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Students Need Support, Staffing, and Resources, Not High-Stakes Standardized Testing, to Address the Effects of the Pandemic and Poverty

In response to the release of results from the MCAS testing that was administered last spring, the 23,000-member AFT Massachusetts released the following statement from AFT Massachusetts President Beth Kontos:

“The MCAS test, highly correlated with student socioeconomic status, has always been a flawed and unreliable measure of both student learning and school quality. This was never truer than last school year, when the MCAS was administered in a haphazard manner during a global pandemic that exposed and amplified deep social and educational inequities.

“Educators don’t need a standardized test to know that our students have missed out on learning since the onset of the pandemic, or that they need extra help to get back on track academically, socially, and emotionally. In many of our highest-poverty schools, test scores dropped because students lost family members to COVID-19, or because they were supervising their siblings instead of fully concentrating on their own schoolwork, or because they were busy working to keep their family from being evicted. This year’s test results, as they do every year, reflect our failure as a society to support students living in high-poverty districts; they’re not a reflection of our students’ true potential.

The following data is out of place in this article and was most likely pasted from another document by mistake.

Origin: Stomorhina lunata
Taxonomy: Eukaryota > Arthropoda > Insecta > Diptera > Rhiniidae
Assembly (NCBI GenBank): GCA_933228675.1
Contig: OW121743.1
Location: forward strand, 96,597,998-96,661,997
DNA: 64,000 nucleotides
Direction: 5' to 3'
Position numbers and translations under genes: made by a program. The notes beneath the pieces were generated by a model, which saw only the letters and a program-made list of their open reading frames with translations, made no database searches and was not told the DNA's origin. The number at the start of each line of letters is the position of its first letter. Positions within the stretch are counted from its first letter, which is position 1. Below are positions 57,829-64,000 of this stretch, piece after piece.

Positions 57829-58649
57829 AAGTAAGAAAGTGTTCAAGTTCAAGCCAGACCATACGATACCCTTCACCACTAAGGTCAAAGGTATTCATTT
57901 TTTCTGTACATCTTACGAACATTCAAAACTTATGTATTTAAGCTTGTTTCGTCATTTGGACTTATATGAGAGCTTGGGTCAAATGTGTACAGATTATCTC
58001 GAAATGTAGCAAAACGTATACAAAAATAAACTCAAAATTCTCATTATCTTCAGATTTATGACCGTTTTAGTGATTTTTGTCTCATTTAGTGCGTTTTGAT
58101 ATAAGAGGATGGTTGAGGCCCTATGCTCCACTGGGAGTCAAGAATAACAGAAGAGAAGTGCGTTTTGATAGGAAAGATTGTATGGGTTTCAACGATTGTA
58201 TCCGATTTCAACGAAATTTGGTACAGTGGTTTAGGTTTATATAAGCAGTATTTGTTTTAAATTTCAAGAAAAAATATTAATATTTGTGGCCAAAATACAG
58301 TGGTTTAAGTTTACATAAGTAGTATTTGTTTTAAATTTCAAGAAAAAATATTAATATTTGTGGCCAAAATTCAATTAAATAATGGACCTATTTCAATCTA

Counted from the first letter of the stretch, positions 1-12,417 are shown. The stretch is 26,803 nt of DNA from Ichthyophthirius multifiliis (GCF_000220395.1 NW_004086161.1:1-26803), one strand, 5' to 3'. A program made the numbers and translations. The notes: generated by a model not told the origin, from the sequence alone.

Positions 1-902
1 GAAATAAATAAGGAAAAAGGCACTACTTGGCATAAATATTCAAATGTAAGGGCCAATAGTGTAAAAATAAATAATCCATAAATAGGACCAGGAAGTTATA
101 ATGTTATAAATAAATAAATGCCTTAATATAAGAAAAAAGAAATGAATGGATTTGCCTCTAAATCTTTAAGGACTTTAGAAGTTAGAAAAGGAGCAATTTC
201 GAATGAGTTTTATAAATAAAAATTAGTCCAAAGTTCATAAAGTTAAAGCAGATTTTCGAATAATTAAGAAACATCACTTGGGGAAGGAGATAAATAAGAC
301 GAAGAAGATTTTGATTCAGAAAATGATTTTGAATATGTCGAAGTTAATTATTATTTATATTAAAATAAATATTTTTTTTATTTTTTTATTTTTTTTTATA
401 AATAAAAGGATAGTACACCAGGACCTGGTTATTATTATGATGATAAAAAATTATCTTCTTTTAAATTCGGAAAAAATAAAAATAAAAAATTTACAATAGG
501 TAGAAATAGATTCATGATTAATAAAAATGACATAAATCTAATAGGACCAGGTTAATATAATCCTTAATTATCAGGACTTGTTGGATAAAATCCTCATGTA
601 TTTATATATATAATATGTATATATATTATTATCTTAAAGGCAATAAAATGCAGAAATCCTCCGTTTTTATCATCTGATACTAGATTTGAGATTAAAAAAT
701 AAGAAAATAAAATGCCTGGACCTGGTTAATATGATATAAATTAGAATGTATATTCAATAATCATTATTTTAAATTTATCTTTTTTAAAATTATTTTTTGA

“The Department of Elementary and Secondary Education is on record saying they will not use 2021 MCAS scores for any high-stakes school accountability purpose. We support that policy and will work to ensure that students are also held harmless for the results of the 2021 tests, especially when it comes to high school graduation.

“Instead of spending time preparing for standardized tests that have limited meaning and utility, our focus this year should be on providing all students with the support, staffing, and resources they need to address both their academic and social-emotional needs — needs that in many cases were exacerbated by the pandemic. With hundreds of millions of dollars in new state and federal education aid coming to Massachusetts, school districts across the state have a once-in-a-generation opportunity to give our students and their families the supports they need to thrive.

AFT Massachusetts will also continue working to advance legislative fixes to our state’s broken assessment and accountability system, such as S.361, An Act establishing a Special Commission to Re-Imagine School Assessment and Accountability, sponsored by Sen. Jason Lewis. It is indeed time to re-think an antiquated system that does more harm than good for our most vulnerable students.”

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